At the San Francisco Pen Show in October 2012, I had the pleasure of meeting Detlef Bittner, from his eponymous shop located in Carmel-by-the-Sea, CA. He immediately spied the Pilot Vanishing Point in my pocket, which started a conversation about the infallible utility of this particular pen. He invited me to write about the “VP” for his blog at www.bittner.com.
I’ve lost count of how many Pilot Vanishing Points I’ve owned in my life, but at any given moment I only owned one. Why? Because the Vanishing Point is one of the only fountain pens in my collection that I’ve never stopped using. Any pen that’s always used will be, inevitably and always sadly for me, lost. The history of the Vanishing Points that I’ve lost reads like a capsule autobiography.
I purchased my first Namiki Vanishing Point immediately after college graduation. I noticed it exactly because it didn’t look fancy. It had a sharp, utilitarian yet subtle design that made it, at first glance, indistinguishable from a ballpoint. It was my first fountain pen, and proved as reliable a writer as ballpoints. This Vanishing Point wrote thousands of words to a screenplay which, though unsold, almost took me to Hollywood. I remember traipsing from cafe to library and back, Vanishing Point so securely in my pocket that every pair of pants I wore eventually frayed at a corner of the right front pocket.
It was lost after about three years – probably so secured to a pair of pants that I unknowingly left it with a laundry or dry cleaner’s.
I purchased my second Vanishing Point immediately afterward, and I used this one daily for five years. It notably helped my wife and I buy a car – I still have the book listing dealer quotes, makes and models. I lost that pen on or just off a bus that we rode on to pick up the vehicle at an out of town dealer. I knew that it fell out of a too-shallow pocket. I even convinced my wife to drive our new car back to the bus stop later that same day. We drove slowly around the parking lot, eyes scouring the pavement like a search party.
Needless to say, I threw away those pants when we returned home and never bought that brand again.
My third Vanishing Point accompanied me in a short corporate career – this time in its current style, larger and perhaps flashier but just as useful. Coworkers noticed this one mainly because of its gorgeous black “Carbonesque” lacquered pattern on the barrel. I prefer this finish out of all the current colors because it gives a pleasing texture in hand reminiscent of holding something covered in fabric. This finish is also bulletproof, resisting scratches either from drops or being carried side-by-side with other pens.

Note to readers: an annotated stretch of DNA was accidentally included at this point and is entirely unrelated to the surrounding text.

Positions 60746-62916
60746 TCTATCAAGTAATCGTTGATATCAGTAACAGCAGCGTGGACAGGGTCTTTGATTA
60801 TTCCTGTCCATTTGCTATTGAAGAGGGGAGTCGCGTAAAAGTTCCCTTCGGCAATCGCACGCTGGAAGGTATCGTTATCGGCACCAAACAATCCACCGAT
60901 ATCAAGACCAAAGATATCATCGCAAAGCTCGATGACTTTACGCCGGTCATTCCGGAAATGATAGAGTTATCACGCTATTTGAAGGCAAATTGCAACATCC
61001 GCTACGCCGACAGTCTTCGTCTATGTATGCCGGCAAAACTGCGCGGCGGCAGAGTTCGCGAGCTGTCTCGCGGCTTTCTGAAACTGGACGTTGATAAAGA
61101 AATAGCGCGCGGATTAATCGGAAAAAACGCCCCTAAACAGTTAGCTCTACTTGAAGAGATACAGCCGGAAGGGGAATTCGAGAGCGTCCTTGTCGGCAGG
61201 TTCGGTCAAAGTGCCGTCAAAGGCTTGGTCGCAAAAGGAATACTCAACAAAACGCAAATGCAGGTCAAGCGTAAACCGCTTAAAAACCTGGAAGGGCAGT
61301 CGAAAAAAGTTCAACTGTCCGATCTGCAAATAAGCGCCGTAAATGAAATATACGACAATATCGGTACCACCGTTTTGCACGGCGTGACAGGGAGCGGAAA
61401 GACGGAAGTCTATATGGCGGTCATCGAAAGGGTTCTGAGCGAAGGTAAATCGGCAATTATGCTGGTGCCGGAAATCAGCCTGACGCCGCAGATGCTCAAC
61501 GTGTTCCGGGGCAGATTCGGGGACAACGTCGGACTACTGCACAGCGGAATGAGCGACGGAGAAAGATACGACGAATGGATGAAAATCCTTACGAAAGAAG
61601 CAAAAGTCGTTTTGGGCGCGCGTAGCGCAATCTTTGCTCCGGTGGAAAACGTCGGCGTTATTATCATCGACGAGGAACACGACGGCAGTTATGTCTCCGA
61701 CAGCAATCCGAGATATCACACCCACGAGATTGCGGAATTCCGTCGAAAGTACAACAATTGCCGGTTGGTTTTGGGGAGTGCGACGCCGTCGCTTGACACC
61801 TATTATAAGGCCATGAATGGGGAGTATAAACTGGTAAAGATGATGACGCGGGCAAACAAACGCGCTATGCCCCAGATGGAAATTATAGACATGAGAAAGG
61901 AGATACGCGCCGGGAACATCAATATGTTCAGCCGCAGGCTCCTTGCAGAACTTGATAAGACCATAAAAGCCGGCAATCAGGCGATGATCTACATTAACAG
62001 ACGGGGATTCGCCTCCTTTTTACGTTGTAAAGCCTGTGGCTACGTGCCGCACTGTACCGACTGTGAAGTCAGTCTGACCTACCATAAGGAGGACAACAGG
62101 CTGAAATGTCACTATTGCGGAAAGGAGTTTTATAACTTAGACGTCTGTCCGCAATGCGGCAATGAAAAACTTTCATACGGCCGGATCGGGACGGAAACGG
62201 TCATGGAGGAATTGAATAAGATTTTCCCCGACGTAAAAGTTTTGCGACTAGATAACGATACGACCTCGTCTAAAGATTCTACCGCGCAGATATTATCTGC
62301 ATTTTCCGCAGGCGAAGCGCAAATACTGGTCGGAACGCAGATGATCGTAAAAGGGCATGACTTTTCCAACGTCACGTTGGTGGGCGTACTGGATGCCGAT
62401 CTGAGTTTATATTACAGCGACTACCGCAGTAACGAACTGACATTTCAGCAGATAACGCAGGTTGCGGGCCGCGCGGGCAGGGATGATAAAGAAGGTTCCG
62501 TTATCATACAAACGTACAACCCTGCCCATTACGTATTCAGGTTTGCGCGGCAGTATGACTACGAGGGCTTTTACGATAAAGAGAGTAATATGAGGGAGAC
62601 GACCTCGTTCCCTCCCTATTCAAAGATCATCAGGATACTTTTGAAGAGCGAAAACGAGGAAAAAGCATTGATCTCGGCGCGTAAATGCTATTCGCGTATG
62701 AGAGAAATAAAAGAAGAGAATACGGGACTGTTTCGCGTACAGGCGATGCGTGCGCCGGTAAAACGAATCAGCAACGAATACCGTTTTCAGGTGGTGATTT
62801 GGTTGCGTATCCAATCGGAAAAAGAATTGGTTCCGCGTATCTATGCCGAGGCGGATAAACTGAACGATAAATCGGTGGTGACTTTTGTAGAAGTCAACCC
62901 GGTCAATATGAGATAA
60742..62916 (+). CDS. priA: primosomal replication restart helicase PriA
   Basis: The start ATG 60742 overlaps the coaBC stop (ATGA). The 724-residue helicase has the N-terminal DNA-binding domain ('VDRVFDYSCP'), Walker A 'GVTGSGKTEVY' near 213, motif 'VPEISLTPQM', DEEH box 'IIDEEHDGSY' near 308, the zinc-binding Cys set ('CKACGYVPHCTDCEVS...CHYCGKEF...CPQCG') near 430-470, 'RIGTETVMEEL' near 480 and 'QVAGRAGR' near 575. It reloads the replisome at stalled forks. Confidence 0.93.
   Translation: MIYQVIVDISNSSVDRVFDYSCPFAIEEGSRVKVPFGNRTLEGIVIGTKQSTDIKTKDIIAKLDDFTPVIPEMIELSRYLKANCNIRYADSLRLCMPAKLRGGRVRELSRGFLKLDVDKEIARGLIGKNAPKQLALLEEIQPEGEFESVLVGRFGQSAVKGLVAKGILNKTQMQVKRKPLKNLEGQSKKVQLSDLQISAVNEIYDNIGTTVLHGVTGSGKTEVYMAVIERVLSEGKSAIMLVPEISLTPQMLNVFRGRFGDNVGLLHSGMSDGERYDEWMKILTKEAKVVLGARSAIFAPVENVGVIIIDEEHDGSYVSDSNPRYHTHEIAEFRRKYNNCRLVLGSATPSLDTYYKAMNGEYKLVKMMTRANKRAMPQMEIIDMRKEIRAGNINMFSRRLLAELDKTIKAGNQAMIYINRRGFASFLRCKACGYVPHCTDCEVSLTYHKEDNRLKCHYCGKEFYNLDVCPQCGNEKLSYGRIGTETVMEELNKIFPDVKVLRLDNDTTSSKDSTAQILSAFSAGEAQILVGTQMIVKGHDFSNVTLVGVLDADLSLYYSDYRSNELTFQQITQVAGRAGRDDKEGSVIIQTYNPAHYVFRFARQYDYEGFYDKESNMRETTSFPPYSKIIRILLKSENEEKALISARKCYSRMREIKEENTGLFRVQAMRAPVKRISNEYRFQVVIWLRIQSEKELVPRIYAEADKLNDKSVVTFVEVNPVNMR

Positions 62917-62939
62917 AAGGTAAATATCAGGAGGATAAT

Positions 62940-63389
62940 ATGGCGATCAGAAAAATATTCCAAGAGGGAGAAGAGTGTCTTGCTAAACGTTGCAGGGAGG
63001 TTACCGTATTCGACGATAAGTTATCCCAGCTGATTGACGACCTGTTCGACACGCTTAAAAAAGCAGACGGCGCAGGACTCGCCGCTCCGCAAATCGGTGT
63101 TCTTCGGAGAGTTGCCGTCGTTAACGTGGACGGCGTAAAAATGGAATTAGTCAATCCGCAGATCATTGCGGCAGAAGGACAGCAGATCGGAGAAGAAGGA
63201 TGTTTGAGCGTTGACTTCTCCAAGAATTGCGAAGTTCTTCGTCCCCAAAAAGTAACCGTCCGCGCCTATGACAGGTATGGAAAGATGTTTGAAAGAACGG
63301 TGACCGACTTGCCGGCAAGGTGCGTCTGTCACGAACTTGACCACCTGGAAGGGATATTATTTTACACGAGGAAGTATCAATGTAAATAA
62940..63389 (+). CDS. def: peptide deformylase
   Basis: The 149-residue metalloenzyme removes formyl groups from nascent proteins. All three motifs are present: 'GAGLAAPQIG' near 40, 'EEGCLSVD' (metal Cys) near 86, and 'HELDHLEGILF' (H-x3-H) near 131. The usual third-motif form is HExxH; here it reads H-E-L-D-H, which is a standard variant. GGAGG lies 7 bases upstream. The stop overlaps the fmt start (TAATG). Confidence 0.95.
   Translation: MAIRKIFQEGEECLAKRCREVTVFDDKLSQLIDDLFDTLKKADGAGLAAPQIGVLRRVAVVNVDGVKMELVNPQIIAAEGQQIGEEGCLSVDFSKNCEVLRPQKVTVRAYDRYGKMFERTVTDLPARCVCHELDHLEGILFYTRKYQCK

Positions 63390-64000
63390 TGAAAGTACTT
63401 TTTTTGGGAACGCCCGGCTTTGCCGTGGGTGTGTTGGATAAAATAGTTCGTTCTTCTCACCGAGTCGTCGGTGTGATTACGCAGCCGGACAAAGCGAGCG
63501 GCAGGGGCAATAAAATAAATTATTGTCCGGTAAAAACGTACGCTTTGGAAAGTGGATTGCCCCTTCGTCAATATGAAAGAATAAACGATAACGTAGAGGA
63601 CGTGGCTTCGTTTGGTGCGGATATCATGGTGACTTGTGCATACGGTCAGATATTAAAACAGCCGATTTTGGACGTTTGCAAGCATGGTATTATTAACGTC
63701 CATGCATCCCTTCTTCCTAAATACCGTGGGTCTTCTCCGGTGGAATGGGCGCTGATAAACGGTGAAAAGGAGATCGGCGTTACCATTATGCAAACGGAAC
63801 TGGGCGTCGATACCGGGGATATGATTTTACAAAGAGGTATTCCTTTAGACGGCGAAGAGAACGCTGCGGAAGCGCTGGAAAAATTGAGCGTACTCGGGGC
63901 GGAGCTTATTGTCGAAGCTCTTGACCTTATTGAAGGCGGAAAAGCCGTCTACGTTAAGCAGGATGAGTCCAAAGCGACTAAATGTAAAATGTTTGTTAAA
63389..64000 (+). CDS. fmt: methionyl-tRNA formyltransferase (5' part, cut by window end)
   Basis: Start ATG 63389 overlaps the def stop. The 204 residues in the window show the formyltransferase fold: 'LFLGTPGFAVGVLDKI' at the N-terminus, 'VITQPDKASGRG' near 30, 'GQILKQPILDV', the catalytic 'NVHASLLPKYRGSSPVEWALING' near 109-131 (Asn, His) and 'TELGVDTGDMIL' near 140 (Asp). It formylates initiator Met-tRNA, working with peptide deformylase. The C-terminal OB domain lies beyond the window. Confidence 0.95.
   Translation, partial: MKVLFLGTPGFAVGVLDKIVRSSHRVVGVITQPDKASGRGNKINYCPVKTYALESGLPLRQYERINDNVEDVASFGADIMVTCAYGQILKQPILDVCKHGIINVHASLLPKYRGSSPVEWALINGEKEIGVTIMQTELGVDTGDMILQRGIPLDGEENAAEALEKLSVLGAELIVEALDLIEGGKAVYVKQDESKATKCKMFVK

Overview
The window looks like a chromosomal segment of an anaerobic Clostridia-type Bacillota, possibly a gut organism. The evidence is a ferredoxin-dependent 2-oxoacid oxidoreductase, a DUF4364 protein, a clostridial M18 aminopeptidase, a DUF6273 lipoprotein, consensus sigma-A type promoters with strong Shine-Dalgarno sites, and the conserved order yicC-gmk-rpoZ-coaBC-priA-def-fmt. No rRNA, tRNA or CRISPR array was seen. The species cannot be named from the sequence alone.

This Vanishing Point went its own way in the world after another five years when a second bottle of wine over dinner made me forgetful. I still hope that the server or busser was a writer, perhaps even became one because of the pen. The very next day, I went to a pen shop. “I’ve lost my Vanishing Point,” I mentioned to the salesperson as I purchased a twin of the one I lost, “so I need to buy a Vanishing Point.”
Such was how unconsciously I’ve come to consider the Pilot Vanishing Point not just as part of my pen collection but an essential tool for my life. I consider it the ideal pen to give to someone new to fountain pens, as its mechanics mimic non-fountains to a unique degree. Using the clip as a guide, the body of the pen is intuitive to properly orient for writing. The nib forgives most writing styles and nearly any kind of paper I’ve ever used. This is a pen of enduring design which should never do wrong to the user. No Vanishing Point I’ve ever used has ever leaked or stained me, never dried out in reasonable storage, and has always come to life immediately upon upon clicking it open.
My latest black Carbonesque has listed driving directions for a cross-country drive, and has written into a journal by campfires. Most importantly, this Vanishing Point accompanies me on a new career as a full-time writer. It’s already seen thousands words, and looks still ready for many thousands more.